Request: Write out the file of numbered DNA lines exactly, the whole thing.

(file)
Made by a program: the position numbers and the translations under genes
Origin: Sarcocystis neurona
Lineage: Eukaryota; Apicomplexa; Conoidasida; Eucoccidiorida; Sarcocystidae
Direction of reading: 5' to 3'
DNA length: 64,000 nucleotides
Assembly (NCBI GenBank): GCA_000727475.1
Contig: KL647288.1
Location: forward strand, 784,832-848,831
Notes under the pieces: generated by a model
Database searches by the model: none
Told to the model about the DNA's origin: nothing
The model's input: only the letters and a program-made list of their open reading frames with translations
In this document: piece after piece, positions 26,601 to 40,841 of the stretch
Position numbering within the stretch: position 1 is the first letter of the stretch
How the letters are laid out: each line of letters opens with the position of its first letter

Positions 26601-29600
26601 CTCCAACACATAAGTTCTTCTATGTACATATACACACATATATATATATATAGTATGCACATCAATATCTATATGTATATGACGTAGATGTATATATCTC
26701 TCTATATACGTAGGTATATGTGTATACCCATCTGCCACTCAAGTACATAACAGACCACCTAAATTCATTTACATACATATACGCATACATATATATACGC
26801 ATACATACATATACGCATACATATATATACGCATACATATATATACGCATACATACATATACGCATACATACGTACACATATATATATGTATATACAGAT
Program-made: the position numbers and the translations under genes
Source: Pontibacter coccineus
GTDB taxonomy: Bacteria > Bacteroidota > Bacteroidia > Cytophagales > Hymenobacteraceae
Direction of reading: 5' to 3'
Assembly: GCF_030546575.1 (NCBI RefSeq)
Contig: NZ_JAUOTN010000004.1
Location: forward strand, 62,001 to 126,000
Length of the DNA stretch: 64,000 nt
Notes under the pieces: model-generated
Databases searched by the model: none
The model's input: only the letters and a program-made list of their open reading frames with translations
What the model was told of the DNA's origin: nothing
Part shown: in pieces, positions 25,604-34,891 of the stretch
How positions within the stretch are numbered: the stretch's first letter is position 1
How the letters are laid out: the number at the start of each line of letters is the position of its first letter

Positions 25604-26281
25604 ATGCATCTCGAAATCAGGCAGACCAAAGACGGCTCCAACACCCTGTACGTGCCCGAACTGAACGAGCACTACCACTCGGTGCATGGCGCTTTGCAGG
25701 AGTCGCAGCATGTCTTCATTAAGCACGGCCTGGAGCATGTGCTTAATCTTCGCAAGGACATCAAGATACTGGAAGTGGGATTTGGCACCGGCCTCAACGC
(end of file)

Made by a program: the position numbers and the translations under genes
Origin: Sarcocystis neurona
Lineage: Eukaryota; Apicomplexa; Conoidasida; Eucoccidiorida; Sarcocystidae
Direction of reading: 5' to 3'
DNA length: 64,000 nucleotides
Assembly (NCBI GenBank): GCA_000727475.1
Contig: KL647288.1
Location: forward strand, 784,832-848,831
Notes under the pieces: generated by a model
Database searches by the model: none
Told to the model about the DNA's origin: nothing
The model's input: only the letters and a program-made list of their open reading frames with translations
In this document: piece after piece, positions 26,601 to 40,841 of the stretch
Position numbering within the stretch: position 1 is the first letter of the stretch
How the letters are laid out: each line of letters opens with the position of its first letter

Positions 26601-29600
26601 CTCCAACACATAAGTTCTTCTATGTACATATACACACATATATATATATATAGTATGCACATCAATATCTATATGTATATGACGTAGATGTATATATCTC
26701 TCTATATACGTAGGTATATGTGTATACCCATCTGCCACTCAAGTACATAACAGACCACCTAAATTCATTTACATACATATACGCATACATATATATACGC
26801 ATACATACATATACGCATACATATATATACGCATACATATATATACGCATACATACATATACGCATACATACGTACACATATATATATGTATATACAGAT
Program-made: the position numbers and the translations under genes
Source: Pontibacter coccineus
GTDB taxonomy: Bacteria > Bacteroidota > Bacteroidia > Cytophagales > Hymenobacteraceae
Direction of reading: 5' to 3'
Assembly: GCF_030546575.1 (NCBI RefSeq)
Contig: NZ_JAUOTN010000004.1
Location: forward strand, 62,001 to 126,000
Length of the DNA stretch: 64,000 nt
Notes under the pieces: model-generated
Databases searched by the model: none
The model's input: only the letters and a program-made list of their open reading frames with translations
What the model was told of the DNA's origin: nothing
Part shown: in pieces, positions 25,604-34,891 of the stretch
How positions within the stretch are numbered: the stretch's first letter is position 1
How the letters are laid out: the number at the start of each line of letters is the position of its first letter

Positions 25604-26281
25604 ATGCATCTCGAAATCAGGCAGACCAAAGACGGCTCCAACACCCTGTACGTGCCCGAACTGAACGAGCACTACCACTCGGTGCATGGCGCTTTGCAGG
25701 AGTCGCAGCATGTCTTCATTAAGCACGGCCTGGAGCATGTGCTTAATCTTCGCAAGGACATCAAGATACTGGAAGTGGGATTTGGCACCGGCCTCAACGC